Worship & Music Ministry


What's Going On This Month

What's up at St. Mark Lutheran Church? In addition to our Saturday and Sunday services, choir, and hand bells, we've got some special things coming up. You can find more information about these 'happenings' on the Events page.

Our Hymns - A Little of the Backstory

The origins for some of the Hymns scheduled for this month are presented here. Some will be sung at one of our services. Others are suggestions to be sung as a personal 'Hymn Sing' on Sunday.

Shall we gather at the river - Robert Lowry (1826-1899)

 

Often called “The Good Doctor,” Robert Lowry was a cheerful man with a big beard and a quick mind. He pastored churches in the Eastern U.S. in the mid-1800s. One friend said, “Very few men had greater ability in painting pictures from imagination. He could thrill an audience with his vivid descriptions, inspiring them with the same thoughts that inspired him.”

 

But he is best remembered for his hymns. Even in childhood he had composed tunes, and as he became acquainted with leaders in American hymnology – many of them based in New York – he realized he could reach more people through his songs than through his sermons.

 

He set man of Fanny Crosby’s hymns to music, including the classic “All the Way My Savior Leads Me.” And he wrote both words and music to the popular gospel song: “What can wash away my sins / nothing but the blood of Jesus.”

The doctor’s best known hymns is “Shall We Gather at the River?” Though often used at baptisms, it’s actually a song about heaven. It came to Lowry on a mid-summer’s day in New York, when, in the sweltering heat, he began musing about the cool, crystal river that flows through the city of God as described in Revelations 22.

 

One afternoon in July, 1864, when I was pastor at Hanson Place Baptist Church, Brooklyn, the weather was oppressively hot, and I was lying on a lounge in a state of physical exhaustion. I felt almost incapable of bodily exertion, and my imagination began to take itself wings. Visions of the future passed before me with startling vividness. The imagery of the apocalypse took the form of a tableau. Brightest of all were the throne, the heavenly river, and the gathering of the saints. My soul seemed to take new life from that celestial outlook. I began to wonder why the hymn writers had said so much about the “river of death” and so little about the “pure water of life, clear as crystal, proceeding out of the throne of God and the Lamb.” As I mused, the words began to construct themselves. They came from a first as a question of Christian inquiry, “Shall we gather?” Then they broke out in a chorus, “Yes, we’ll gather.” On this question and the answer the hymn developed itself. The music came with the hymn.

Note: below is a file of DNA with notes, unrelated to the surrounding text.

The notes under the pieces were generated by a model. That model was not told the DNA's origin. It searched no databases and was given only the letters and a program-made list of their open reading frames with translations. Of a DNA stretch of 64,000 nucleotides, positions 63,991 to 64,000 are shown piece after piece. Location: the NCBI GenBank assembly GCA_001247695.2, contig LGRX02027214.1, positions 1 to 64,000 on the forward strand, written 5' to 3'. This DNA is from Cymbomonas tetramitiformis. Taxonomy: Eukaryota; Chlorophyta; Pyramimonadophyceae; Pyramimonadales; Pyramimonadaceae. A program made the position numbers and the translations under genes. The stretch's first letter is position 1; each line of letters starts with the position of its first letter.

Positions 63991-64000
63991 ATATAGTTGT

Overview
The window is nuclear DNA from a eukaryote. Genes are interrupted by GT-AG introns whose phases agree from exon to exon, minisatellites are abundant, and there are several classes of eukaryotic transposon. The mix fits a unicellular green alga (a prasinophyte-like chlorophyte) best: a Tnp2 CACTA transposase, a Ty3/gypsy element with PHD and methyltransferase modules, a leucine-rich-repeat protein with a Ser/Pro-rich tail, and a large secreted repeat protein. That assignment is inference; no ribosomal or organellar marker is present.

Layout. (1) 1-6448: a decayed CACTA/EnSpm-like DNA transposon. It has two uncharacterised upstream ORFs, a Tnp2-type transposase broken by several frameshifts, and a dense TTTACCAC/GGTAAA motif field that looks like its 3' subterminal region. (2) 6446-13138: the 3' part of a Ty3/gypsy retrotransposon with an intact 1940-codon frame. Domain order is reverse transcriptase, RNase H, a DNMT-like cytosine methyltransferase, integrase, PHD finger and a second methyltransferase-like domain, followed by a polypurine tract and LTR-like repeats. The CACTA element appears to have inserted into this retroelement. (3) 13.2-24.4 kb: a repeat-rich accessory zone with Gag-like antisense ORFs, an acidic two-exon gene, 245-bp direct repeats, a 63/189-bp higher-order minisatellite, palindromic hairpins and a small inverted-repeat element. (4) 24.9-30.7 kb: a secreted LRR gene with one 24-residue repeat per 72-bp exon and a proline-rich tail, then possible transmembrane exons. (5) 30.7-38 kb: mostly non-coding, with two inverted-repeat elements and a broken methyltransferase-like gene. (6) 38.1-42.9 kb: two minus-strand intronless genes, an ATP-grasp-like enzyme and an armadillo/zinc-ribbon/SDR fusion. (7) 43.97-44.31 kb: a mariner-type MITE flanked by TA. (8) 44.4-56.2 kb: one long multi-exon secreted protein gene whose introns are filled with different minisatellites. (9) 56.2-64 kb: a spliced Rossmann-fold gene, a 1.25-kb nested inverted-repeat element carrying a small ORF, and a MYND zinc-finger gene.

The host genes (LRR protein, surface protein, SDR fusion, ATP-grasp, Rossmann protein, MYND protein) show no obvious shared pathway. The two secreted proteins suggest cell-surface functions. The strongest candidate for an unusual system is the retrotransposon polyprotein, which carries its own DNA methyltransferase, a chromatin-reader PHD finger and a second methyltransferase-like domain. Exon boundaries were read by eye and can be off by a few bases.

Source: Then Sings My Soul

God of our Fathers - Daniel Crane Roberts (1841-1907)

 

Six years before his death in 1907, Danial Roberts wrote, “I remain a country person, known only within my own small world.” This hymn was penned while he pastored a rural church in Brandon, Vermont. He wrote it in 1876 to commemorate the one-hundredth birthday of the Declaration of Independence, and it was sung for the first time at Brandon’s Fourth of July celebration.

 

Because the people of Brandon enjoyed the hymn, Roberts submitted it to the committee planning the Constitution’s centennial celebration. The committee chose it as the official hymn for the occasion and sent it to the organist at St. Thomas Episcopal Church in New York City to compose an original tune. The new tune, with dramatic trumpet fanfare, helped make this hymn unique. 

The One Year Book of Hymns

Canticle of the turning – Rory Cooney (1952 - current)

 

Ever since I first heard it, Canticle of the Turning has been one of my favorite hymns. Inspired by a traditional Irish melody and Mary's beloved Magnificat, the lyricist has captured beautifully what it means to be in Advent:

 

My soul cries out with a joyful shout that the God of my heart is great, And my spirit sings of the wondrous things that you bring to the one who waits. You fixed your sight on the servant's plight, and my weakness you did not spurn, So from east to west shall my name be blessed. Could the world be about to turn?